Next month, we travel to Poland, my choice! (We were supposed to go in November, but most of us got a bit busy…)

Mini Meringue Buttons


This may be my most hurried Let’s Lunch post ever, because today is crazy and I’m trying to do a zillion things at once, which may explain why this post, which was due for lunch today, is only just showing up now, an hour before dinner, and which may explain why I’m typing nearly as quickly as I’m thinking, but these little treats are best for dessert anyway, so after you’ve enjoyed your eggy lunches, you can settle into a handful of these, right?


So please excuse typos and run-on sentences.

My original plan was to make giant meringues. The kind they sell in the bakery nearest my house. Big, puffy, cloud-like confections that H and I can’t resist. Meringues seemed like the perfect solution to this month’s Let’s Lunch theme of eggs because, well, I don’t like eggs. There. I said it.

To be clear, I love eggs as objects. They are perfect and beautiful and magical. They are elegant creations of nature. And I love what eggs do in a cake or even in fried rice. But eggs on their own, scrambled, fried, or poached are not for me (“And I am not for them,” Beatrice would say). If I can taste the egg, I don’t want it.

I know this probably makes me nearly inhuman. So be it. Eggs and I have not been on speaking terms since I was a kid, forced to finish my plate of the scrambled variety, and I don’t imagine that will change at this point.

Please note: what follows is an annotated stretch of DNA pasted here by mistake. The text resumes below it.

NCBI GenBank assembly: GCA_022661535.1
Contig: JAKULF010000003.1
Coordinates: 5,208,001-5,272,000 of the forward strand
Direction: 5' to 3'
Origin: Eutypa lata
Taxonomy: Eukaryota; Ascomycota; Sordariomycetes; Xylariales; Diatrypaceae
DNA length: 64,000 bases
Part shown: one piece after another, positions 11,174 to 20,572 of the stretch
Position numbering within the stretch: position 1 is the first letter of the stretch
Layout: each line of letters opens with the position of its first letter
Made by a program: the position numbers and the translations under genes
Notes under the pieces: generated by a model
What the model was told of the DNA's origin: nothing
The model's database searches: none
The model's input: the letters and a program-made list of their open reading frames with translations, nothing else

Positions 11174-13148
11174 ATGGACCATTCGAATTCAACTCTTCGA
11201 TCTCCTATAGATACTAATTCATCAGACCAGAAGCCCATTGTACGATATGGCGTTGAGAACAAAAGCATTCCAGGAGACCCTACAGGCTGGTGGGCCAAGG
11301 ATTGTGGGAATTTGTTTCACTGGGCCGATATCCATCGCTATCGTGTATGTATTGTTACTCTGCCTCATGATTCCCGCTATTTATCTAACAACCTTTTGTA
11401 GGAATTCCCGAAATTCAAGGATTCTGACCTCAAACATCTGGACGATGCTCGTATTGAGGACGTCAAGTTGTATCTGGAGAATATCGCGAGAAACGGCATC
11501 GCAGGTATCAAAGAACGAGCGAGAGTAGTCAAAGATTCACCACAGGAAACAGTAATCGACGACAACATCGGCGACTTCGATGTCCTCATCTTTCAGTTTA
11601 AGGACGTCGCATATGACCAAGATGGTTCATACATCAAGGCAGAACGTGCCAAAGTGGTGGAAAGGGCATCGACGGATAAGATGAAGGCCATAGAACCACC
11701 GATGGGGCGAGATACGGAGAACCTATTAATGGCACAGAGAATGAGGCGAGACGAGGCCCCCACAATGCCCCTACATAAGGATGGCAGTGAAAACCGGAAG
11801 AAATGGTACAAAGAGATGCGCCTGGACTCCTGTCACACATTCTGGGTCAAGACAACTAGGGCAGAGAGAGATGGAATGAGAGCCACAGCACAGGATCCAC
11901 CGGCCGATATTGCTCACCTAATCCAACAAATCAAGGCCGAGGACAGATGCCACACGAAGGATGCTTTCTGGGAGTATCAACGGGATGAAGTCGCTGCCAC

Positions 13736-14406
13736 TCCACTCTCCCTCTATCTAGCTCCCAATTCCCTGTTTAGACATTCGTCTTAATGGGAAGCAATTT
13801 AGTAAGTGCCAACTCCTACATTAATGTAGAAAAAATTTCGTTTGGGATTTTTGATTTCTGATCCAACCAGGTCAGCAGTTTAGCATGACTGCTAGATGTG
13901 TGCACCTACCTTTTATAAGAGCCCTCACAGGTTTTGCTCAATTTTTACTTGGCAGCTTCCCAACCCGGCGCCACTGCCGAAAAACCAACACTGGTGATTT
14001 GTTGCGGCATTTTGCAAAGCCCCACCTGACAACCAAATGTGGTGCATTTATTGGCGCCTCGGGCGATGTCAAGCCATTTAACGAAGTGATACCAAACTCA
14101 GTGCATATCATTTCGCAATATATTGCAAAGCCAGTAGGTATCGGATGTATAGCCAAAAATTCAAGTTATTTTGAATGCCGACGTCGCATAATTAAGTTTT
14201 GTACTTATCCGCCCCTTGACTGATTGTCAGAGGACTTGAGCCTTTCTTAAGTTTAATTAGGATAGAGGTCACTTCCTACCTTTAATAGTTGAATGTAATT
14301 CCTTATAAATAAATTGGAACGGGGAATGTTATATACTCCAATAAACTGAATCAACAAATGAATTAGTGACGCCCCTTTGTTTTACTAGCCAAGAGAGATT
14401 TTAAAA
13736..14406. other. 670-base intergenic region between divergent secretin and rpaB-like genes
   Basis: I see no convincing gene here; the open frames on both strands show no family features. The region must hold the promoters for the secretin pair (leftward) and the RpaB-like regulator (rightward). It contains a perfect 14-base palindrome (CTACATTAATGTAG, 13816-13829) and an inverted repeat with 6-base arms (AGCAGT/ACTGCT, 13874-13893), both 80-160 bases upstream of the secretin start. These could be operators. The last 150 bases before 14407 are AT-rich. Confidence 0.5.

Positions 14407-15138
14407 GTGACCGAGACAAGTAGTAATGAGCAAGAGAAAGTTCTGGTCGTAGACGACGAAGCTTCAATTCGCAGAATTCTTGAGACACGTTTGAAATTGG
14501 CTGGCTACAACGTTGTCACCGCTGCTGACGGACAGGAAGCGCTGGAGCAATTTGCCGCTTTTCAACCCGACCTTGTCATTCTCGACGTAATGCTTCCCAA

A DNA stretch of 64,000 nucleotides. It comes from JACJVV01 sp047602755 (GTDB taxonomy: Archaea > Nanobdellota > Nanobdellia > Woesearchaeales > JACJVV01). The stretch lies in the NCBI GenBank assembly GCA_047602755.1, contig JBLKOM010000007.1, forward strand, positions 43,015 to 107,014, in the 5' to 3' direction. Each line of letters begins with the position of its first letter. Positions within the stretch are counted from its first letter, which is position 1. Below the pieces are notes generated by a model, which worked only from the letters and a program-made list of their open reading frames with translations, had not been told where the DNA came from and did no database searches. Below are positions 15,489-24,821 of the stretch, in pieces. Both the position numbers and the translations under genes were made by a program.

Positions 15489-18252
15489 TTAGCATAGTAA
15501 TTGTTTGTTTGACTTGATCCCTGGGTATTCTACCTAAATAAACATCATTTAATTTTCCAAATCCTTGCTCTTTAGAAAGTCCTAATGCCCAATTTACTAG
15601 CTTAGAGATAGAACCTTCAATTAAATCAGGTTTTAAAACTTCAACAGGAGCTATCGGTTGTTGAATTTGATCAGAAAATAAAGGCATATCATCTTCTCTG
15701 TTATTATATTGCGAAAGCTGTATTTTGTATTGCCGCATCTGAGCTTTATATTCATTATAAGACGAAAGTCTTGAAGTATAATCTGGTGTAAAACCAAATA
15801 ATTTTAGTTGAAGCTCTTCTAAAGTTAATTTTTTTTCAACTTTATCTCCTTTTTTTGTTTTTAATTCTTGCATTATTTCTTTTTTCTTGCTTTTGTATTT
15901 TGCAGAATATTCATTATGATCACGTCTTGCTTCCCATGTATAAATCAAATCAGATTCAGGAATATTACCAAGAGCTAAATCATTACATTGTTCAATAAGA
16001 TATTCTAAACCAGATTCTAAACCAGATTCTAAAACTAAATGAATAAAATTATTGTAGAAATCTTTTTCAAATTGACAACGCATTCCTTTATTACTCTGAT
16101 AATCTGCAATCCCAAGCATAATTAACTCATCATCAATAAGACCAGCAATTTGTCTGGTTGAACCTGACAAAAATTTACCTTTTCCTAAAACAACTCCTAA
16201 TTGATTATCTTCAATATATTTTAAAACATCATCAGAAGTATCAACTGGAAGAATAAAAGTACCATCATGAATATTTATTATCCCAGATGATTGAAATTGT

Anyway, back to the meringues. Not only do they fit the theme, but they’re perfectly kosher for Passover, which starts this evening. Deal sealed.

The plan was for giants, and then H expressed an interest in colored ones, and then I thought about flavoring them (rose water, or earl grey, or..). In the end, lack of time and uncooperative egg whites that never wanted to reach the stiff peak stage helped guide me to this creation: mini meringue buttons.


I dosed the meringue heavily with brilliant food coloring to get the tones I wanted. I didn’t get around to flavoring them, but next time I’ll try that.


H says they remind her of those little candy drops affixed to paper strips. She’s right. I like those.


So, here, for your enjoyment, are mini meringue buttons. Color them to suit the occasion. We’ve colored ours SPRING!



Take a look at what the rest of the Let’s Lunch crew came up with this month! And if you want to join in the fun for the May challenge (“a dish that bridges two cuisines”), just follow the #letslunch tag in Twitter. We’d love to have lunch with you!

Scrambled Eggs and Tomatoes ~ from Grace at HapaMama
Fried Eggs and Omelets, Wok-style ~ from Eleanor at WokStar
Egg and Onions ~ from Lisa at Monday Morning Cooking Club
Biscuit Crust Breakfast Pizza ~ from In foodie fashion